The YPG, the Syrian branch of the PKK terror group, has been recruiting child soldiers from displacement camps in northeastern Syria despite pledges to stop the practice, according to a recently released U.S. Lead Inspector General's report.
The document, which quotes the annual Trafficking in Persons Report issued by the U.S. State Department, says that YPG terrorists are still using and recruiting children for military training despite adopting an action plan, mandated by a United Nations Security Council Resolution, in July 2019 to end such practices.
The YPG/PKK's use of child soldiers has been repeatedly documented and criticized by international human rights organizations, including Amnesty International and Human Rights Watch (HRW). The group reportedly tricks parents into giving up their children or outright kidnaps them, taking them to training camps where they are denied contact with their families.
In 2018, a U.N. annual report on children in armed conflict revealed 224 cases of child recruitment by the YPG/PKK between January and December 2017, a fivefold increase compared with previous years.
HRW also documented that the terrorist group continues to recruit children despite objections from families and prevents parents from getting in touch with their kids.
Human rights organizations have also documented the YPG/PKK's use of torture and their deliberate disruption of educational and health services.
International law prohibits non-state armed groups from recruiting anyone under 18, and enlisting children under 15 is considered a war crime.
Most recently, PKK-affiliated websites revealed over 10 underage girls had joined the terror cell on Friday. The group’s continued recruitment of children again drew condemnation on social media.
A website affiliated with the terrorist group, Nuçe Ciwan, praised the children as though they had willingly joined their ranks, calling them “young women."
“Young women from Rojava joined the ranks of the PKK,” the website said in an article, which focused on the obviously underaged children.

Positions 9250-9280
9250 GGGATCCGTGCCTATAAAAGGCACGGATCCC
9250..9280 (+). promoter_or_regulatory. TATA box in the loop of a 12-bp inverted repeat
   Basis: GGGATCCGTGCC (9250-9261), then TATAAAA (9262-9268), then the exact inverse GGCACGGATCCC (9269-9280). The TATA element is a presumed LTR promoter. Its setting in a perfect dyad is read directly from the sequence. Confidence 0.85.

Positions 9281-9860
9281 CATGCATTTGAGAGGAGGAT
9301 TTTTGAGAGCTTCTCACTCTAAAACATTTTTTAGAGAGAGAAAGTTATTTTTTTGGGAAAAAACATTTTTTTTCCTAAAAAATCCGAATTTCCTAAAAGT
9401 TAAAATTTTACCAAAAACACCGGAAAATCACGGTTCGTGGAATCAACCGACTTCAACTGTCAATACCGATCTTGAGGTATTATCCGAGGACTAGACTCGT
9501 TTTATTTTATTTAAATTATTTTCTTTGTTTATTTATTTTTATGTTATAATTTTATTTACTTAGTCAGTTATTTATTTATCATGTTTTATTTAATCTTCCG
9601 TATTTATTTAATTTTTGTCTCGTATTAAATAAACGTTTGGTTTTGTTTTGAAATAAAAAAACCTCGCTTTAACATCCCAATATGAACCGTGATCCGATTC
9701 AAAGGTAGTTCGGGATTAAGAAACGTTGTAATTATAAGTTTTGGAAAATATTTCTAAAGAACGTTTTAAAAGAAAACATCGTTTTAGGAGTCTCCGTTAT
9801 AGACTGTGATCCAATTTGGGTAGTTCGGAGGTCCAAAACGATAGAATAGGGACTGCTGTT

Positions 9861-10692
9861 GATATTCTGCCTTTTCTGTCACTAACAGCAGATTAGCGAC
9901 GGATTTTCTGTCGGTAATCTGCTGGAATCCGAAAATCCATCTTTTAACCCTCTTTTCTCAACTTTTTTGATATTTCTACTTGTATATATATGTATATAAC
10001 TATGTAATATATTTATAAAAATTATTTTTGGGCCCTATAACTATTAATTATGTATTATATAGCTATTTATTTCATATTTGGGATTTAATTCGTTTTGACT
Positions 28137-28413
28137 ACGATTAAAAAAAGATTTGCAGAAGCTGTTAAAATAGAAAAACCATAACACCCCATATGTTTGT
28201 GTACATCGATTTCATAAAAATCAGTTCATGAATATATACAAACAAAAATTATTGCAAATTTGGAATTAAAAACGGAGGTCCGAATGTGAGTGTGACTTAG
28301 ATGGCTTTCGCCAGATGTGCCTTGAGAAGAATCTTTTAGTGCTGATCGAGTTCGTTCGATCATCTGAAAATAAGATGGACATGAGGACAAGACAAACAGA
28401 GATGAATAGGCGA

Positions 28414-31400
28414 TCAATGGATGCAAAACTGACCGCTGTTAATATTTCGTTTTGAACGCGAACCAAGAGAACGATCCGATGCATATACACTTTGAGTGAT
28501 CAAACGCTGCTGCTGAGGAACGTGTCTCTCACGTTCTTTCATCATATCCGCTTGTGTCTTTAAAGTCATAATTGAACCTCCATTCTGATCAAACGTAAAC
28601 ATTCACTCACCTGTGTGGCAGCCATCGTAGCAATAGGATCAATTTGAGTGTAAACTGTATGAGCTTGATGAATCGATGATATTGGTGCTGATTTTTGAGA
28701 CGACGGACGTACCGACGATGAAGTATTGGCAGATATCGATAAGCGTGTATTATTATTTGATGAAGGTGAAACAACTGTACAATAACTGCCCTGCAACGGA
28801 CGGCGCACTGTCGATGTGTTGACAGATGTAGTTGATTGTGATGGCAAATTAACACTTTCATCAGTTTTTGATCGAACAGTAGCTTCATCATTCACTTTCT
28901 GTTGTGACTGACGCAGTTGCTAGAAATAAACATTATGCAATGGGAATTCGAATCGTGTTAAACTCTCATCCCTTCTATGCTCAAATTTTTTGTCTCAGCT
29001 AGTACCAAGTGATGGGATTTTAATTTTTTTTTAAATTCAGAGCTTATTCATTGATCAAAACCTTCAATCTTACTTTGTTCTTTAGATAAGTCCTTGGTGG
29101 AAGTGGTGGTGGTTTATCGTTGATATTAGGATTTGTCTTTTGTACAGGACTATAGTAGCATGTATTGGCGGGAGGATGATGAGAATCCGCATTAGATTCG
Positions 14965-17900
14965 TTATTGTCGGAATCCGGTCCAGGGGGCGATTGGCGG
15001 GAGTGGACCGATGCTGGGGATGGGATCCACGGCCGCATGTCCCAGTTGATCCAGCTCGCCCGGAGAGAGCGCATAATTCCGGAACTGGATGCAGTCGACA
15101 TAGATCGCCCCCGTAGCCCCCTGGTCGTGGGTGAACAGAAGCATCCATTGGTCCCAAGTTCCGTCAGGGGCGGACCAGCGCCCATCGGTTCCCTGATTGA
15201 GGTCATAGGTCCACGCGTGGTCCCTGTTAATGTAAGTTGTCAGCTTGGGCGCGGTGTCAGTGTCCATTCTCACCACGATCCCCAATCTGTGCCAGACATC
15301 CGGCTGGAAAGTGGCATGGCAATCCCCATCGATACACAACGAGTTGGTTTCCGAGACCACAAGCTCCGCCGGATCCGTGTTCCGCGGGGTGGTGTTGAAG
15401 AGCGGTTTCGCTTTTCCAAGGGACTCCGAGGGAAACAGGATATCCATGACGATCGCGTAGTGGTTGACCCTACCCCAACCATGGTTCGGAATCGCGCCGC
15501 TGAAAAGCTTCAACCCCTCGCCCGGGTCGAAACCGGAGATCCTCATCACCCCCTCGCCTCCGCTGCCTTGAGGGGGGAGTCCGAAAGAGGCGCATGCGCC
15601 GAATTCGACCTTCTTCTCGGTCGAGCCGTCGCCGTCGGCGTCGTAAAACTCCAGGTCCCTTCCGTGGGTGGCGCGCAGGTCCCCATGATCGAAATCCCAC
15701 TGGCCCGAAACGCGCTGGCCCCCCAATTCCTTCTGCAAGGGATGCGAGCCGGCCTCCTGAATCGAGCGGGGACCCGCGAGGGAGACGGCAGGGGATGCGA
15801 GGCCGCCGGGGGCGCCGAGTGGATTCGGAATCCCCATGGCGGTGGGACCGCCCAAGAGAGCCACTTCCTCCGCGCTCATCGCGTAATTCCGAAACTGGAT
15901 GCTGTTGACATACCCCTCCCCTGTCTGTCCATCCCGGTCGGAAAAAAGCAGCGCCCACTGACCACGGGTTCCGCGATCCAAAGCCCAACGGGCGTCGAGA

Turkish people took to social media, condemning the terrorist group for its efforts to recruit more children, which is a felony in both Turkish and international law.
Since its foundation, the PKK has forcibly taken at least one child from families who do not "pay taxes" in support of the group. To fill its ranks, the PKK has continuously raided villages and kidnapped young adults from the ages of 15 to 20 through violent means. In addition to forced recruitment, the PKK also conducts propaganda, mainly targeting university students. The terror group's approach has remained largely consistent, according to statements by captured or surrendered members of the organization.
The terror organization cares a great deal about women and young people's support, and there is no age restriction in the organization. Every person who can go out independently from their parents is considered an adult. In order to lure young people, it emphasizes values such as heroism and sacrifice and tries to influence young people psychologically.
The report also underlined that the U.S. still has a strong relationship with the YPG terrorists and supports the group in securing key petroleum infrastructure in eastern Syria. It added that despite the U.S. remaining the partner of choice for the YPG, the terrorist group has recently increased its cooperation with Russia and the Syrian regime, particularly following Turkish cross-border anti-terror operations.
The report said that the YPG had bolstered its security presence near major oil and gas fields in northeastern Syria, and remained co-located with coalition forces whose protection the YPG terrorists still depend on. It added that the YPG has attempted to use oil and gas resources as a bargaining chip during intermittent reconciliation negotiations with the Syrian regime.
It also reported that power-sharing between the YPG-led groups and Arab leadership in northeastern Syria remains imbalanced. As the report stated, the YPG terrorists have made limited efforts to incorporate Arab military and civil leaders into their ranks. It said that local Arabs occupy some positions on YPG-associated military and civilian institutions but lack equal influence and feel excluded from military and political decision-making processes.
The U.S. has primarily partnered with the YPG in northeastern Syria in the anti-Daesh fight. Turkey strongly opposes the YPG's presence in northern Syria, which has been a major sticking point in strained Turkey-U.S. relations. The U.S. has provided military training and given truckloads of military support to the YPG, despite its NATO ally's security concerns.
In its more than 40-year terror campaign against Turkey, the PKK – listed as a terrorist organization by Turkey, the U.S. and the European Union – has been responsible for the deaths of 40,000 people, including women, children, and infants. The YPG is the PKK's Syrian offshoot.